Bringing Archbishop Dmitri Home

Fr. Basil Zebrun
     In April 1954, a young subdeacon by the name of Dmitri Robert Royster, his beloved sister Dimitra, along with their priest Fr. Elias Rangel, sought a blessing from His Grace, Bishop Bogdan of the Ukrainian Orthodox Church under Constantinople, to establish an English-language Orthodox mission in Dallas – the future St. Seraphim Cathedral.  Later that year Subdeacon Dmitri was ordained to the diaconate, then priesthood on November 6, and assigned as rector of St. Seraphim’s.
     In 1969 Fr. Dmitri was elected to the episcopate and consecrated on June 22 that same year.  He went on to fulfill his responsibilities admirably serving as Bishop of Berkeley, California and Auxiliary to His Eminence, Archbishop John [Shahovskoy] of San Francisco (1969-1970); Bishop of Washington and Auxiliary to His Beatitude, Metropolitan Ireney (1970-1971); Bishop of Hartford and New England, and Locum tenens of the Albanian Diocese of the OCA (1971-1978); and Bishop (later Archbishop) of Dallas and the South (1978 until his retirement in 2009).
     His fifty-five year ministry took His Eminence from one end of the continent to the other.  Indeed, during his episcopal tenure he was not only responsible for parishes throughout much of the United States, he also served as Exarch of Mexico from 1972 to 2009, and was present at the Canonization of St. Herman of Alaska, offering the main homily during that historic event.
     It can be truthfully said that no matter where His Eminence served he was greatly loved and respected by the people.  He in turn deeply cared for his flock, providing a dignified example of a father in Christ.  At the same time, it can be asserted that regardless of where he found himself, his heart was never far from his beloved Church (later Cathedral) of St. Seraphim of Sarov, as well as people in the South searching for the fullness of the Christian Faith.
     That special place in the Archbishop’s heart for Dallas, for the Diocese which he helped to establish, makes this coming weekend quite extraordinary, as the faithful solemnly bring His Eminence home – from Restland Cemetery -- to his final earthly resting place at St. Seraphim Cathedral, Friday, March 4 and Saturday, March 5.  Services will coincide with the Saturday for the Commemoration of the Reposed that precedes the Sunday of the Last Judgment.
     On Friday afternoon the body of Archbishop Dmitri will be greeted at the Cathedral by clergy and faithful.  No fixed time is being given, but we understand that the greeting will take place between 4:30 and 5:30 pm.  His Beatitude, Metropolitan TIKHON will preside.  According to Archimandrite Gerasim (Eliel) the new coffin in which the Archbishop will be placed will be brought into the Memorial Chapel (adjacent to the Cathedral) above a prepared crypt.  He will lie in state (coffin sealed) during Friday Vespers, March 4.  Vespers will begin at 6:30 pm.  Friday evening both clergy and faithful will have the opportunity to pray in the Memorial Chapel and read the Holy Scriptures.  A meal will follow the service.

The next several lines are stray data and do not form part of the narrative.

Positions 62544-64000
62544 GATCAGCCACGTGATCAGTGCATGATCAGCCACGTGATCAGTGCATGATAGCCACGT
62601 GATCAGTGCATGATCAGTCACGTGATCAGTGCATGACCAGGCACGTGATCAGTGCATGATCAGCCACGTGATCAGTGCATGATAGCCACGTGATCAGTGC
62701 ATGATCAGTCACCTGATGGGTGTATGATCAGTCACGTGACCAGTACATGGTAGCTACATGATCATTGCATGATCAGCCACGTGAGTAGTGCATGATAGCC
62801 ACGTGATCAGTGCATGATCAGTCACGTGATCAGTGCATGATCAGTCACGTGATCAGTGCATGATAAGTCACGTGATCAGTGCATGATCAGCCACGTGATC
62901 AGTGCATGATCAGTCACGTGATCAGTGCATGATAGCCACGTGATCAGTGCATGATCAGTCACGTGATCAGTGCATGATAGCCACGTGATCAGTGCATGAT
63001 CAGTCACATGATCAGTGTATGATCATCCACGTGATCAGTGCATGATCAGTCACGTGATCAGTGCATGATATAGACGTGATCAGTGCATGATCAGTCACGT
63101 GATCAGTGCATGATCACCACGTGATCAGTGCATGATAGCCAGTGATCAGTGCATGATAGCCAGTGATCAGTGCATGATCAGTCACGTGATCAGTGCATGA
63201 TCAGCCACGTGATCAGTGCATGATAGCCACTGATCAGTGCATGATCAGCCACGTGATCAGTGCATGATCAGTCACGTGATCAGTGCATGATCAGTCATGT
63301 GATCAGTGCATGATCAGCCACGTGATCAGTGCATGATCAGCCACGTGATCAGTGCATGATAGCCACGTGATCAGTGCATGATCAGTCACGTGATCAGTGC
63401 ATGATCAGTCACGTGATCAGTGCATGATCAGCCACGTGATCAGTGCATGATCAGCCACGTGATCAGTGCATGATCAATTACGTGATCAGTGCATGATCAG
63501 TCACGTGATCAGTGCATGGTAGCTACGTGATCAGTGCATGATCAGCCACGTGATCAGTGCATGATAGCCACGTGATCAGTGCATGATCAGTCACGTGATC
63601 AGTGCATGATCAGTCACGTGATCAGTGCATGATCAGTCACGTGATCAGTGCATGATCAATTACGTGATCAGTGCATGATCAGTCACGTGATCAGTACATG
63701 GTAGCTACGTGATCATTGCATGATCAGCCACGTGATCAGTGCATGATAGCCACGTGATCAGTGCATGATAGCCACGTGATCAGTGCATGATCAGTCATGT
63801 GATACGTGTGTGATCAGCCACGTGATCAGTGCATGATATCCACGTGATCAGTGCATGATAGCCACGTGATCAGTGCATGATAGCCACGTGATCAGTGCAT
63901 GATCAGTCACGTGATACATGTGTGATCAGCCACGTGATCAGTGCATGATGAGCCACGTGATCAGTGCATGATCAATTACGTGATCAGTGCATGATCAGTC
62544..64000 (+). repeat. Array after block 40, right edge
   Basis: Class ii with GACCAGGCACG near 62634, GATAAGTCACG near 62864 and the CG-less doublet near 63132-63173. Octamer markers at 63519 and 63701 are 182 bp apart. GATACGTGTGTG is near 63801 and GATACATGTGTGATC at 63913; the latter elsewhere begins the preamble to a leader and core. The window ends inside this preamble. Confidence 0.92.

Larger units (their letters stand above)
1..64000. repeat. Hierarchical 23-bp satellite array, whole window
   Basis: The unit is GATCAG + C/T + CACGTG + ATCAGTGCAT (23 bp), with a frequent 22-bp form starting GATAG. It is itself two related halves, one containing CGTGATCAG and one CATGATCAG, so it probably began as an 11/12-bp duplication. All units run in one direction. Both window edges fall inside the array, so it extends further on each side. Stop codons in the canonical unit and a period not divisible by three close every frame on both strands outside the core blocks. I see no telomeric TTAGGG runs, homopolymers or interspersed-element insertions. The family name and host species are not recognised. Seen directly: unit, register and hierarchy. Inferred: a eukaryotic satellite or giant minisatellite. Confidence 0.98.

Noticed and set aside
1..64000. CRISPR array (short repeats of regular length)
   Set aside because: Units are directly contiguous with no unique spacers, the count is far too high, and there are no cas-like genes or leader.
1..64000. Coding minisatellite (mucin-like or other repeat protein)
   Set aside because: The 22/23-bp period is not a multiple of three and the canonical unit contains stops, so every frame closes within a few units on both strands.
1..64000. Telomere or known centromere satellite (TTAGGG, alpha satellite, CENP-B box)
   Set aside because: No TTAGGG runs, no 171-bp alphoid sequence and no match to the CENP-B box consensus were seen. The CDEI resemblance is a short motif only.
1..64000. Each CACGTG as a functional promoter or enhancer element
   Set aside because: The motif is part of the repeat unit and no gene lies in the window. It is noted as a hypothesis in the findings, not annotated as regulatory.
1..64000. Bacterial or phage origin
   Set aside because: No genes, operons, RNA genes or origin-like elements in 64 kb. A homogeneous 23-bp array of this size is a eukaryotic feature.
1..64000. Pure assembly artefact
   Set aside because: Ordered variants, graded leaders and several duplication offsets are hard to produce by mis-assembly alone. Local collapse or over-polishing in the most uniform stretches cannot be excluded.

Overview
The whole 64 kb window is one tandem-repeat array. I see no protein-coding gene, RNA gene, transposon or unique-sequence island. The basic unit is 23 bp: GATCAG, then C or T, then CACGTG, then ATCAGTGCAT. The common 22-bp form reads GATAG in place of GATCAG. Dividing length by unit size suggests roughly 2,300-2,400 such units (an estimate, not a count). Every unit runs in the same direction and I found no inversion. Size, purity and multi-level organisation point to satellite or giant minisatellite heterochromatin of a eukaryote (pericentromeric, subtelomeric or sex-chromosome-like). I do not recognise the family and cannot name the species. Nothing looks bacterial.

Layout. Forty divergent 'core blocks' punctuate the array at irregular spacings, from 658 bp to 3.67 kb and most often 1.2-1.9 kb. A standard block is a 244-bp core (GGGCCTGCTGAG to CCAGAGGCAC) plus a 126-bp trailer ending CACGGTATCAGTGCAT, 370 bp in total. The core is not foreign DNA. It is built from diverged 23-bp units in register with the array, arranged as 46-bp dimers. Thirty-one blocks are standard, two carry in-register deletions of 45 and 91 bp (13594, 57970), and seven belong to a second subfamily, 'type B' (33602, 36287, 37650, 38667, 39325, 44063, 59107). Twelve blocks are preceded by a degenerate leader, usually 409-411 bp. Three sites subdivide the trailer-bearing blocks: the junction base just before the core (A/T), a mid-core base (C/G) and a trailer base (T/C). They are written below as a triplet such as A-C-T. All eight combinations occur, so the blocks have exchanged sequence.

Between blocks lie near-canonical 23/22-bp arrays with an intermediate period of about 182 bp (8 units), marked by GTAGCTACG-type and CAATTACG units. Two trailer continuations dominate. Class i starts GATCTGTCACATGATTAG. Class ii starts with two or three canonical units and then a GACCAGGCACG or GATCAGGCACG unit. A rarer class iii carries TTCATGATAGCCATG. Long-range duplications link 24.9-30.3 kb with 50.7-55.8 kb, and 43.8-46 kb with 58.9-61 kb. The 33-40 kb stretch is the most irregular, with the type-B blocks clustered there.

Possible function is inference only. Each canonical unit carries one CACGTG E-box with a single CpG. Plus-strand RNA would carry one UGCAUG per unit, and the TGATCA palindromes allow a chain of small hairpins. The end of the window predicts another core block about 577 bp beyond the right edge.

On Saturday morning, March 5, His Beatitude, Metropolitan TIKHON will preside at the Divine Liturgy in the Cathedral starting at 9:30 am (we suggest that the faithful try to arrive by 8:30 or 8:45 am).  Following the Divine Liturgy, a Panikhida will be served, after which the coffin containing the body of Archbishop Dmitri will be lowered into his final earthly resting place. The re-interment will conclude with the placing of prepared marble tiles over the crypt.  A Texas BBQ reception will follow the morning services.
     This historic event will set a seal upon all the prayers and tears that led up to the Archbishop’s repose in August 2011, and upon everything that has happened since with him in mind.  It will provide closure for the many who looked forward to the day when His Eminence would return to his beloved Cathedral.  A prominent leader with the Orthodox Church in America, and a friend to His Eminence, was quoted as offering a pious thought, that the Diocese of the South would never have a new bishop until Archbishop Dmitri returns to St. Seraphim’s.  With the day of his return approaching we ask for his prayers as the Diocese prepares to turn over a new chapter in its history, looking continually for his guidance.  “May Archbishop Dmitri’s memory be eternal!  May the Lord God beatify him, give him rest in Abraham’s bosom and number him among the righteous.”